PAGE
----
Tag Archives: accepting

Right In The Centre


I spend a lot of time thinking about how I can make sure my daughter has a happy life long after I’m gone. I can put in place a lot for her, like income and help her build the skills and resources she will need, but her happiness long term will depend not on me but on the people around her. The right kind of friends, the right people keeping an eye out for her. She has a sister, but it doesn’t seem fair to say to her sister she is your responsibility. Of course, she would take the responsibility willingly, but my youngest wouldn’t actually want to feel that her older sister was her guardian. The solution I think is community.

How to build community? You can only build community if you are part of it. What brought on these thoughts? Well, as always, the podcast gets me thinking and the latest was an interview with Clive Harris at The Shed. He talked about not wanting to provide a day care centre but rather provide a space where people came together and through meeting each other changed their perceptions about each other. When it came to finding a location for The Shed it was a case of the location needing to be in the centre of the community, in this case on the main street. As he said people often have a set perception of what a young person with additional needs is and can be. People too often underestimate them and their capabilities. By seeing people every day in their ordinary lives then preconceptions change, and understanding can grow.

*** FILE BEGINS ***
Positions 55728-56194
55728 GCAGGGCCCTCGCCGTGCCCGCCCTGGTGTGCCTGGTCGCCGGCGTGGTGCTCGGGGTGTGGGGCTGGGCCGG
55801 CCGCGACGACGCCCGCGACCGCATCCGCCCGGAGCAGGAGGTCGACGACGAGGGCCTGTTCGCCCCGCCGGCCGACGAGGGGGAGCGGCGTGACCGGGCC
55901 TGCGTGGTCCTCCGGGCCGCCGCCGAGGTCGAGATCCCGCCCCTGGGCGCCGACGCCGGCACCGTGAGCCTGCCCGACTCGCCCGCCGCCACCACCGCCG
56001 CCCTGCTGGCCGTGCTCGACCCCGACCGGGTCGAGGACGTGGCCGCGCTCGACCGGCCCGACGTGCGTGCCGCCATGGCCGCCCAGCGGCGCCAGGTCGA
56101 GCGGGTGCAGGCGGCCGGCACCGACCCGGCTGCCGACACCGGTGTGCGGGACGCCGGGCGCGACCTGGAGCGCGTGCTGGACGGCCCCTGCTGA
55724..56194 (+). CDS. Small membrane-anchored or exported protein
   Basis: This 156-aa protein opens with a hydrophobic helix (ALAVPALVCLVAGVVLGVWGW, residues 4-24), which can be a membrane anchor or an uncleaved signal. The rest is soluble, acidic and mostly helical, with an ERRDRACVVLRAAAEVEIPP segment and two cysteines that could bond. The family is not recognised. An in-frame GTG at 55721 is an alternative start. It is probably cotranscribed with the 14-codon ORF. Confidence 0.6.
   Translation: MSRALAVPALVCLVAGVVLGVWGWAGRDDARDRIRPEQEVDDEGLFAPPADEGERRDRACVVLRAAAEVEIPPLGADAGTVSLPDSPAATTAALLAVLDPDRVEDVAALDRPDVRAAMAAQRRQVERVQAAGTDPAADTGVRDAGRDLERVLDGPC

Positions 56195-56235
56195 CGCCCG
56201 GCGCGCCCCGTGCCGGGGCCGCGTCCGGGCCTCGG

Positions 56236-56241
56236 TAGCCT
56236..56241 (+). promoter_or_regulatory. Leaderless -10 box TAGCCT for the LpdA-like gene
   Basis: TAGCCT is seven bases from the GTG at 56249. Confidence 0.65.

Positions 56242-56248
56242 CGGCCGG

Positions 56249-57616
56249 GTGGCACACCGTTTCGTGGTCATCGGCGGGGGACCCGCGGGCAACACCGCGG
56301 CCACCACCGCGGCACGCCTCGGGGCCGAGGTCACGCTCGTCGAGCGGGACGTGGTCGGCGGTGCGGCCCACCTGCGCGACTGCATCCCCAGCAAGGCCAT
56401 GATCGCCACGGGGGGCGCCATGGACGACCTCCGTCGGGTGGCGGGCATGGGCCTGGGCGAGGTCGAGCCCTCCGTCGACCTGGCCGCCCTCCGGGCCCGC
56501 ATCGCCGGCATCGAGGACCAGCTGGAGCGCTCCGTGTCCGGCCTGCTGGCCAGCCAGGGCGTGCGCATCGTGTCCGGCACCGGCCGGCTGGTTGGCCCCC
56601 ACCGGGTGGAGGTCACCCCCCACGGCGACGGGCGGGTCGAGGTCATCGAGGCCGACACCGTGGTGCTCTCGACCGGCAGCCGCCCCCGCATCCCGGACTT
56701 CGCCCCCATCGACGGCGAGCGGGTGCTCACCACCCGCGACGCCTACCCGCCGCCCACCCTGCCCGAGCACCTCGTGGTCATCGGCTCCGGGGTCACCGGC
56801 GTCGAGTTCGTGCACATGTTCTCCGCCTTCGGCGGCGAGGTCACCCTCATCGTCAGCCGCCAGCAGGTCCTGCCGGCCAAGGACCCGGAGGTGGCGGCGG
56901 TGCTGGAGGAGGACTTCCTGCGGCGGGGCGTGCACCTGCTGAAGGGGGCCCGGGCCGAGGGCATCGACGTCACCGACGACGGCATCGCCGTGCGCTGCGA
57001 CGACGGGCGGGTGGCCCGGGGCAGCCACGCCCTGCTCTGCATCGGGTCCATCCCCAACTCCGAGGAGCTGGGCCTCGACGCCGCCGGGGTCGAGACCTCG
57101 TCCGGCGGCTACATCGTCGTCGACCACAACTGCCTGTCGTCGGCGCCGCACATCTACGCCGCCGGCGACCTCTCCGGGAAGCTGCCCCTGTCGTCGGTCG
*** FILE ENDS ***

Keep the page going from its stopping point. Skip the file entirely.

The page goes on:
If you’re not familiar with the daycare centre model, people with additional needs are provided with daily activities in a protected space. Nothing wrong with that I hear you say; of course, there isn’t, and for some people, this is what they want. But often this is a standard response for everyone and it simply isn’t a case of one size fits all approach when it comes to people. If you listen to the Journey Skills podcasts you will know 40 episodes in there are many organisations out there stretching people and challenging perceptions.

What a lot of these have in common is they are in the middle of the community, not separate. I don’t believe my daughter will believe she is living independently if she is not able to engage with her local community and feel part of something. That’s not independence. Familiarity breeds understanding. I would be lying if I didn’t say that meeting people I don’t understand scares me. It’s the unfamiliar. I think many people are like that when it comes to additional needs. Their views are often based on stereotyped ideas. We all need to talk to the person first not a label. So, places like The Shed, right in the centre of the community, daily challenging perceptions are helping to create a better future for every young person with additional needs.